TRAC Provides A Safety Net For Texas Youth Leaving Foster Care System
Turning 18 is typically thought of as an exciting time, full of hope and promise. But for an 18 year old transitioning out of Texas foster care, it often means exiting a system where foster children “almost uniformly leave state custody more damaged than when they entered.”
That’s according to U.S. District Judge Janis Graham Jack, who declared the Texas foster care system broken and unconstitutional last December and ordered an overhaul of the entire system.
The recommendations of a nine-person investigative team appointed by Judge Jack are due this September. Hopefully these suggestions will help the children in Texas foster care live healthy, secure, and fulfilling lives, which will make the transition from foster care much easier. Until that happens, many of these children need the assistance of programs like CitySquare’s Transition Resource Action Center (TRAC).
“We see the kids that are in crisis and have the biggest struggle making it on their own,” said Carla Cleeton, assistant program director of TRAC. “We don’t see kids who went straight from a good foster home to college. We see youth who left foster care with a felony on their record, the ones that ran away consistently and always got into fights. We see youth that struggle with getting and keeping a job, struggle to continue their education, struggle to stay out of jail and maintain permanent housing.”
TRAC helps guide these young people toward the life skills that are essential to develop into a stable adult.
“TRAC is the transition center for a 19 county area that includes Dallas and Tarrant County,” said Madeline Reedy, program director of TRAC. “There are 17 transition centers around Texas, but we are the only one in this region. With the support of CitySquare’s programs and services, we are a one-stop shop for youth to come and get the services they need to help them find their footing as they become an adult.”
TRAC provides assistance to approximately 800 young people every year. TRAC’s programs include:
- Life Skills Training – a 36-hour, experiential training program on six core elements for youths that are still in the foster care system
- Case Management – coaching for ages 17½-21 as they transition out of foster care
- Housing Programs
- Short-term rental assistance
- Transitional housing for homeless youths
- Permanent housing for homeless disabled youths
- Workforce Training – including assistance with job search and job retention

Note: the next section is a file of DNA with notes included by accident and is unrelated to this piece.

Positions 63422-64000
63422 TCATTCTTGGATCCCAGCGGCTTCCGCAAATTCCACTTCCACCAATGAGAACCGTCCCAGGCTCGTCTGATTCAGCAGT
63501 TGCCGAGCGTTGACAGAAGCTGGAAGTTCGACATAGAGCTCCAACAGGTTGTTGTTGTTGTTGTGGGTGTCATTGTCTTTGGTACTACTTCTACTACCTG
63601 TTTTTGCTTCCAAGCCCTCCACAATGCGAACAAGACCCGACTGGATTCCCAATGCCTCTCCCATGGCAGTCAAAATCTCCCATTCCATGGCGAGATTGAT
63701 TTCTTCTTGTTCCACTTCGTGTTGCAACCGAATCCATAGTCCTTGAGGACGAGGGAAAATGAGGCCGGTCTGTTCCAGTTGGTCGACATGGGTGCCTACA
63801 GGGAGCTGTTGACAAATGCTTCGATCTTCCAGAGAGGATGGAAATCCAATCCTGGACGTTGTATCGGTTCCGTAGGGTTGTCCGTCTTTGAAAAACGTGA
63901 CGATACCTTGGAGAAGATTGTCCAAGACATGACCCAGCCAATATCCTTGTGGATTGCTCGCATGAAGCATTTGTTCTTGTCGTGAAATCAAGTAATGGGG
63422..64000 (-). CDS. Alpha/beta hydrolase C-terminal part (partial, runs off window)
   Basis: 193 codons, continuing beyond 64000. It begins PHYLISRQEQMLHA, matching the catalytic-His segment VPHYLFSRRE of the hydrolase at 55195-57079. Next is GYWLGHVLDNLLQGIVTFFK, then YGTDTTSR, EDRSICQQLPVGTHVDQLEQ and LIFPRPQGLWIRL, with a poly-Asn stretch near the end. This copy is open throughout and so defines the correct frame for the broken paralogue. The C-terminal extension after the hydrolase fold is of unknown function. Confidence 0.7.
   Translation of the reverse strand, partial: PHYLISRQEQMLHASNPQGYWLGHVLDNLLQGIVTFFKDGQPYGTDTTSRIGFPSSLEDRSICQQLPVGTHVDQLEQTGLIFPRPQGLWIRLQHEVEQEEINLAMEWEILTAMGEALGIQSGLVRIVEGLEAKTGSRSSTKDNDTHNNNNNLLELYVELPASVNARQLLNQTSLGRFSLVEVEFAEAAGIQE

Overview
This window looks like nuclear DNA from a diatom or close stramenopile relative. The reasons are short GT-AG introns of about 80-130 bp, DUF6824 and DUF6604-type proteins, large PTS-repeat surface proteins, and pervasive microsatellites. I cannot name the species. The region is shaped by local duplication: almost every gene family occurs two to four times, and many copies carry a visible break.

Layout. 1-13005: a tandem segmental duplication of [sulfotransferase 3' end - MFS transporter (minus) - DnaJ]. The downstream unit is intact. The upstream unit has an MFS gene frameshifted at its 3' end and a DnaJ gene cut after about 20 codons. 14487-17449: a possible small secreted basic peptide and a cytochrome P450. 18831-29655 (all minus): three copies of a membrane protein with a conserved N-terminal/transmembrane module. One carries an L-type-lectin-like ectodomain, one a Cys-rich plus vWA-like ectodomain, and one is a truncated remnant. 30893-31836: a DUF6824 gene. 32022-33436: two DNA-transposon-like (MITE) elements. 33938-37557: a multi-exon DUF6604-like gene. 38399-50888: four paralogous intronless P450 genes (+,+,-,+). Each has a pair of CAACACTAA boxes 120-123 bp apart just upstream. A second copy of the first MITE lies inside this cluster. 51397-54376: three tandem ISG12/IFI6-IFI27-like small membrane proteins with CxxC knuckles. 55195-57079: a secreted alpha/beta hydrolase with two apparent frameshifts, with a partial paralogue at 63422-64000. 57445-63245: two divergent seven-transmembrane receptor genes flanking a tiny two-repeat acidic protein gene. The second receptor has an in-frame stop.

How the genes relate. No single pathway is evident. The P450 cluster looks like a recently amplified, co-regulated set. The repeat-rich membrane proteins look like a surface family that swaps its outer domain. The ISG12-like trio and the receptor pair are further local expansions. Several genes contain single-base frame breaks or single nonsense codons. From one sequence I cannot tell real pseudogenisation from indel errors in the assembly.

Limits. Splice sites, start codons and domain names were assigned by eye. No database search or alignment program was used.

- Crisis Intervention
“At TRAC, we use a coaching philosophy,” said Reedy. “We’re not caseworkers. A caseworker’s job is to manage tasks: to make sure the youth is doing what they are supposed to be doing. A coach’s job is to see where they are today and where they want to be in the future – and help them achieve their goals. That’s really what we’re hoping to do, to help coach youth to become successful in the future.”
“Our culture at TRAC is empowering,” said Cleeton. “When someone leaves foster care at 18, they want control of their life. They don’t want to answer to another caseworker that’s going to shake their finger at them. Working with TRAC is often the first time a foster youth gets to hear someone say, “This is your life. What do you want to do with it?” That gets their attention. We’re laying the groundwork for trust and believing in that person, which helps us establish a good relationship.”
Many of the young people that leave the foster care system have no one they can turn to for help. TRAC provides some of the stability and resources that is missing from their lives.
“The ones who find us have the biggest struggle making it on their own. Despite that, we see a lot of our young people thrive,” said Reedy. “We just got our report card on our outcomes. The goal is for 75 percent of our kids to be on track to a living wage job and we’re consistently somewhere between 80-85 percent.
“I’m extremely proud of the staff that we have here at TRAC. They are some of the most committed people. The work we do is very hard work, but they stay because time and again they see how hope has intervened in a young person’s life and given them many more options than they ever thought they had.”
TRAC is helping to transform the lives of former foster care children. Join the movement and support our youth by clicking here.
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